I was born with necrotising enterocolitis and have lived with chronic pain my whole life. I’ve had to be independent since I was 12, attending all my own medical appointments and just understanding all my diagnoses. My parents were refugees from Vietnam and couldn’t really speak English, so this was a barrier to them understanding the health professionals, even with interpreters, because there are different dialects of Vietnamese.
I grew up in a very traditional, high pressured Asian way – with lots of pressure to achieve, I put that pressure on myself even though I was very sick. In year 12, I literally lived in hospital for about six months. And I still managed to get the score that my parents wanted me to, and nearly killed myself doing it.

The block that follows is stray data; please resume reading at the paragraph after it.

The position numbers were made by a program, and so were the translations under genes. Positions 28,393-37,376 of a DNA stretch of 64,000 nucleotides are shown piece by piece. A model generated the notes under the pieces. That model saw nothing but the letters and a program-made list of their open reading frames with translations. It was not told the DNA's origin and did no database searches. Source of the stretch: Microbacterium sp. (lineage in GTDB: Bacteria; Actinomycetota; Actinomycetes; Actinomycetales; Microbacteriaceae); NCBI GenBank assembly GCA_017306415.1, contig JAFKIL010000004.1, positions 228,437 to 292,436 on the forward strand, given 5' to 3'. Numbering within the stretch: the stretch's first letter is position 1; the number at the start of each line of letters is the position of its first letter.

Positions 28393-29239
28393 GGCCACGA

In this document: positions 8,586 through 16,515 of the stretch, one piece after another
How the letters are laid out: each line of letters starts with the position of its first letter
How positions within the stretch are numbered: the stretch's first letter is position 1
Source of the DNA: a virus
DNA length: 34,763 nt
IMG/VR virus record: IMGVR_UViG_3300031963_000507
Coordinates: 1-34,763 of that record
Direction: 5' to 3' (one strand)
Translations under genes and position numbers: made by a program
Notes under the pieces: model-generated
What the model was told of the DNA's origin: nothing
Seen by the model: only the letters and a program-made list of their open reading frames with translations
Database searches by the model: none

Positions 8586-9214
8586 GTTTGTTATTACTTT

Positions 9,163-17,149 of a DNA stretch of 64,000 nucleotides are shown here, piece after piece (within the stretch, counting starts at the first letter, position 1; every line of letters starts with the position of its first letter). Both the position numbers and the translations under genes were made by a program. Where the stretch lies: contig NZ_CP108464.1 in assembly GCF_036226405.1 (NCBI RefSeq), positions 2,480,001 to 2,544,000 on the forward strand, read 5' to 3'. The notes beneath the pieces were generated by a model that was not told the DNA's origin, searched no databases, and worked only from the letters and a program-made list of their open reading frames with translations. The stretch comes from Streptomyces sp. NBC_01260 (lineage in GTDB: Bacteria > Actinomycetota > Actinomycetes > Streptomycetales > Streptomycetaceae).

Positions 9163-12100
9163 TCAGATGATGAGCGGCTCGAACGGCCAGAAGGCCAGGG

I didn’t really identify as a person with disability until I started working in the disability sector. Mostly it was because of culture – in Vietnamese the literal translation for disability is very harsh and means “broken” or “useless”. So if you can still walk but use a wheelchair, if you’re able to still live life in a relatively ‘normal’ way, you’re not considered to have a disability. It’s harsh, but you just toughen up and deal with it. That’s what I did my whole life.